Carlos (The Criterion Collection) [Blu-ray]
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he never actually called himself that) the headline grabbing terrorist
of the 70s and 80s.
With little exposition, we're dropped into a whirlwind of violence,
self-aggrandizement, sexual seduction, and power games, moving at an
almost dizzying speed. The film allows us to slowly figure out Carlos,
instead of explain him in a simple facile way.
While never sympathetic, somehow the amazing Edgar Rameriez allows us
to feel for this id and ego driven creature, powered far more by the
need for attention and adulation (whether from women or the press) than
by true belief. Indeed, one of the most interesting things about the
film is how (intentionally) shallow and hollow Carlos's political
The last 1/3 is the slowest and hardest to sit through. Carlos's slow
decline into ineffectiveness and unimportance is sometimes patience
trying. But Rob Nelson, in his excellent Village Voice review makes a
strong argument that this is 1) unavoidable after the high paced rush
of the first two parts and 2) part of the point of the film; without
his fixes of women and power there wasn't much to Carlos, and without
them both he and we want it to be over.
This is a film I'd like to see again. While I don't quite agree (yet)
with the many critics who have hailed this as of the best films of last
10 years, I do think it's a challenging, brilliantly acted, wonderfully
made film, that gives context both to modern terrorism and recent world
history. Add to that, an exploration of the blurring fine line between
power and uncontrolled narcissism that seems to dog leaders (especially
male) of all political stripes from Hitler to Bill Clinton to George
Bush to Carlos.
That's a lot to successfully cover, even in 5 hours.
Telling the story of Carlos, better known as "The Jackal" (even though the screenplay never acknowledges this nickname), the film has much to say about the rise of terrorism and its evolution into the modern political structure. I really do think "Carlos" is well served by the separation in the three part presentation.Read more ›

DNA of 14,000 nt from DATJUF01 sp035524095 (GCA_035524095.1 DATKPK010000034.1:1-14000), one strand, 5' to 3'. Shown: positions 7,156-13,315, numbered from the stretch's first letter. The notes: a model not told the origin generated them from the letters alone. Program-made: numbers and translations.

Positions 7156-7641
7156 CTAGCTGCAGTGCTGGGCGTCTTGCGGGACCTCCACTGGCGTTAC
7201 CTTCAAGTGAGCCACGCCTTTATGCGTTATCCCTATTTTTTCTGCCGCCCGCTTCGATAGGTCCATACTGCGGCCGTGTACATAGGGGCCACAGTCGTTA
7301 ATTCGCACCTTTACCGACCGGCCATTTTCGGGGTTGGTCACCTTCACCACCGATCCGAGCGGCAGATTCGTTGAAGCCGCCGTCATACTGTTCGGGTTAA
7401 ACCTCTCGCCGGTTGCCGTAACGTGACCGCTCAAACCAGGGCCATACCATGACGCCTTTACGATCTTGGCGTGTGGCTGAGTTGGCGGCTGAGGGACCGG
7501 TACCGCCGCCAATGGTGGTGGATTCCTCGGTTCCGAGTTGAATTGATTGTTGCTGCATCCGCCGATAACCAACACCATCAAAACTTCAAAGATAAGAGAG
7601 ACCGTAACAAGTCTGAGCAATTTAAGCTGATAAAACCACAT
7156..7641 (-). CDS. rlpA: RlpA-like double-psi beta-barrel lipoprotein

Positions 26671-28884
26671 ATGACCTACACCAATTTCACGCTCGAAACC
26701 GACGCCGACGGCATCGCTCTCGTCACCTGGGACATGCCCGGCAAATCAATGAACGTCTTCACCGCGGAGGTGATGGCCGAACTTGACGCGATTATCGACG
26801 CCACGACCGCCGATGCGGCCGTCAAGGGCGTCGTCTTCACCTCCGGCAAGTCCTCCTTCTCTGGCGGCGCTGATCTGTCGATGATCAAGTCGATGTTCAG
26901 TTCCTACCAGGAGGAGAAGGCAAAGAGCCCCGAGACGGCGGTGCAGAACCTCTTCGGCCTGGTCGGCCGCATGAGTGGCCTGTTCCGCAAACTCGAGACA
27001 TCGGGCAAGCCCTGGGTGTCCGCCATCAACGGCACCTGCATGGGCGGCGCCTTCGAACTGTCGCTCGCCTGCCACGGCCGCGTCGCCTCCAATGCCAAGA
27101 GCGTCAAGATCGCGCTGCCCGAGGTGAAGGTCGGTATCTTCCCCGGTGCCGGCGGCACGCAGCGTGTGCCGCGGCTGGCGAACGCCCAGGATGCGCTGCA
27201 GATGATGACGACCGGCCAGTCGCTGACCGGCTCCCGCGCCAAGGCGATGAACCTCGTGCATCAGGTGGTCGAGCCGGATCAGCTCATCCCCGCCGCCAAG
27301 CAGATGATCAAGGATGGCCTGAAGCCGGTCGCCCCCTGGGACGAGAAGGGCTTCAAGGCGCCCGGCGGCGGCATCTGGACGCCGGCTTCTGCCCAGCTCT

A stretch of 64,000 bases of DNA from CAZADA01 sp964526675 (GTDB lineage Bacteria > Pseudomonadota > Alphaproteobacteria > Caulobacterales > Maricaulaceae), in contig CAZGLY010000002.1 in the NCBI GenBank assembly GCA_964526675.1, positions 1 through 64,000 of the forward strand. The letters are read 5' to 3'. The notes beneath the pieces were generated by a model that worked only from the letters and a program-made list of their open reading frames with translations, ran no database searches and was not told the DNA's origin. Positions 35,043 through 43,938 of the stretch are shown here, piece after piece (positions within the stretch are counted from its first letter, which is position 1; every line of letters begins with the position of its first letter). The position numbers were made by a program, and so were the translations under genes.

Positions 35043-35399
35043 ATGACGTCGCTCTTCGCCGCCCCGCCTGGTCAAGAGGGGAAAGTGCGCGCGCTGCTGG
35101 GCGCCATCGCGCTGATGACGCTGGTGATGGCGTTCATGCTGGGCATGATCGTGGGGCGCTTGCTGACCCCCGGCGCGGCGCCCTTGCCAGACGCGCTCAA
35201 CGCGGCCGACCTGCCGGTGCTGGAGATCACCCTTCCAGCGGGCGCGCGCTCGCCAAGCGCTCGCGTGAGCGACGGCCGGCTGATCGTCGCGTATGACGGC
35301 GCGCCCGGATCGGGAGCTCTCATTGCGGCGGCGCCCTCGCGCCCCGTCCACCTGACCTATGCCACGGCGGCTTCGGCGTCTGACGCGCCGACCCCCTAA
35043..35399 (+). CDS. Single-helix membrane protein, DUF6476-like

The first disc includes a theatrical trailer.
The second disc starts off with "Shooting the OPEC Sequence," a 22-minute featurette examining how Olivier Assayas shot Carlos and his team's raid on the OPEC headquarters on December 21, 1975. The director offers his thoughts on what he hoped to achieve with the film over the footage of the cast and crew working on location. This extra provides some insight into his working methods.
There is an interview with Denis Lenoir, one of the film's two cinematographers. He shot the second half of Carlos and talks about his approach towards the job. He didn't prepare much for the film because he came in halfway through and goes into some of the technical aspects (i.e. film stock, lighting, etc.). Lenoir also talks about how Assayas works.
Lenoir also provides a selected-scene commentary, going into detail about the technical aspects of six scenes from the film. For example, he mentions the kinds of lenses he used, the lighting scheme and whether he used hand-held cameras or not.
The third disc features a 43-minute interview with director Olivier Assayas. He gives his take on Carlos and the times that shaped the man. The filmmaker talks about his intentions for the film. He admits that it did not originate with him because he would've considered to complicated a task to undertake and was actually approached to direct. Assayas talks about growing up during Carlos' heyday and also about making the film itself.
There is also a 20-minute interview with actor Edgar Ramirez.Read more ›
Most Recent Customer Reviews
Awesome movie. I liked each segment. Edgar Ramirez did a fantastic job as Carlos.Published 12 months ago by Nick
I gave it 5 stars in honor of its full running time rendition. Amazon here instead presents an incomprehensible butchering of the masterpiece, and I want back my money.Published 12 months ago by Jeanette Epps
I love this movie because it tells the tale of Carlos, a socialist revolutionary turned terrorist who is involved in spectacular operations against the western interests within the... Read morePublished 13 months ago by Angela Soto
Not subtitles in English, they speak so low and with such accent you could not understnad half of what they are sayingPublished on February 1, 2014 by Roberto Victoria
|Topic||From this Discussion|
|english subtitles in the whole feature or only when english is not spoken?||
No, there is only subtitles during the non-English portions of the film.
Jan 27, 2013 by A. Holly | See all 3 posts
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